The dual CIO-CFO position: Benefits and drawbacks
* No more arguments over funding. Jack Wilhelm, the CIO and CFO at Emerson Hospital, says there's never enough money to fund everything on the wish list. But as CIO he's able to prioritize what's needed and as CFO he's able to fund it -- without debate.
* Better insight into the organization. Because CFOs must have their eyes on every department, they're able to carry that insight over to the tech department and better align IT with business needs, says Ron Box, CFO-CIO at Joe Money Machinery Co.
* Better understanding of the company's current and future economic situation. "You have a connection to the financials that other CIOs don't have," says Jeremy Hopkins, CFO-CIO at World Telecom Group, and that allows for better short- and long-term tech planning.
* Inadequate vetting of IT spending requests. Execs caution that CFO-CIOs might be tempted to approve IT projects and spending requests without having them undergo the same level of scrutiny that they would get if Finance and IT were headed by two different people.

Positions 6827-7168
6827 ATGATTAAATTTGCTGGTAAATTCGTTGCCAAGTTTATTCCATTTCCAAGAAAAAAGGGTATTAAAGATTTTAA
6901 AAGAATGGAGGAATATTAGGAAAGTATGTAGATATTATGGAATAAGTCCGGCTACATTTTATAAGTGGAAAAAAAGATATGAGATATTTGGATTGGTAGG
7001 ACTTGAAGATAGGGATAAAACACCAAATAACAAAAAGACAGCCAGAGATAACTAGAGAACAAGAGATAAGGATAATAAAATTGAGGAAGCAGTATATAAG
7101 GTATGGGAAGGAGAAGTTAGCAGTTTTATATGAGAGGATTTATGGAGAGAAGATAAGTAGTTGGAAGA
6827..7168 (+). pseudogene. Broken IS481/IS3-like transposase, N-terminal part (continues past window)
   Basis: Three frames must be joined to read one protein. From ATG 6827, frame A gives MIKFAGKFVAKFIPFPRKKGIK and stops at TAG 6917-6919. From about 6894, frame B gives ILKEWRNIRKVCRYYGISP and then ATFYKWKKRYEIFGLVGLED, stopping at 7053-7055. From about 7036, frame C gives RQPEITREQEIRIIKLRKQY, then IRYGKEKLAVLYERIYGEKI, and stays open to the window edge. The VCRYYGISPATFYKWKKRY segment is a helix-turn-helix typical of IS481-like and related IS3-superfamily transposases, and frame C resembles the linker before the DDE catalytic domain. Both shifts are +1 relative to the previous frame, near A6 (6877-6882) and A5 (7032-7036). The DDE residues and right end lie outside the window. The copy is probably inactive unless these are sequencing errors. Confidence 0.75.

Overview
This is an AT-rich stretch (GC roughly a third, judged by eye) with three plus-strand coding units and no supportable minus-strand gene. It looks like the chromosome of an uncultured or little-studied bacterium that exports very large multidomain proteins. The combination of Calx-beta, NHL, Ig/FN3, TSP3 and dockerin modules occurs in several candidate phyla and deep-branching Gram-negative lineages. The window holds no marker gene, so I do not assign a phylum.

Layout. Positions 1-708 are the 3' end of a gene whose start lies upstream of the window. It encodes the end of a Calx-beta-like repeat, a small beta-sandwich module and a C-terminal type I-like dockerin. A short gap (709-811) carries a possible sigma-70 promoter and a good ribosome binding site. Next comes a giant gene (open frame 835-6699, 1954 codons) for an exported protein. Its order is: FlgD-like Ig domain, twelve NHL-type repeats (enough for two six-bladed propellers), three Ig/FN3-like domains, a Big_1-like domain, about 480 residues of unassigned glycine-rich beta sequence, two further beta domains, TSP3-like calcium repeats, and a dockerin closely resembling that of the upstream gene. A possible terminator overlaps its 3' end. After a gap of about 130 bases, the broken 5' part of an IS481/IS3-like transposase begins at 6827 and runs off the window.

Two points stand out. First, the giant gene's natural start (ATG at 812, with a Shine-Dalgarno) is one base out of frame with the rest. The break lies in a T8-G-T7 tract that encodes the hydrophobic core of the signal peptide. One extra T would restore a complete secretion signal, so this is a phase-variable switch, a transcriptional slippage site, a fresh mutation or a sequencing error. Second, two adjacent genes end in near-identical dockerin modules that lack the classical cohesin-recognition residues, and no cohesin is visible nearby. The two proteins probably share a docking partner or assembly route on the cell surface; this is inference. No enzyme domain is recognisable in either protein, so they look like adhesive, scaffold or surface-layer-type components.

* Limited time for each duty. Wilhelm says that even working extra hours doesn't always give him enough time to fulfill all of the responsibilities of both of his jobs. That means he misses out on some activities, such as IT conferences or seminars on the latest technologies.
* A lack of experience in one of the roles. In building a career, executives typically come up through the ranks of a specific discipline; it's rare to jump back and forth between different departments like Finance and IT. Box made up for his limited IT background by earning Certified Information Technology Professional (CITP) and Certified Information Systems Security Professional (CISSP) credentials. People with heavy tech backgrounds might have even steeper learning curves on the financial side, Wilhelm says, since they'd have to become familiar with things like accounting standards and legal requirements.
* Limited opportunities to be on bleeding edge of IT. A CFO-CIO's chances of being able to take on the extra work that comes with being an early adopter of new technology are low, since the dual job already has extra responsibilities of its own, Box says.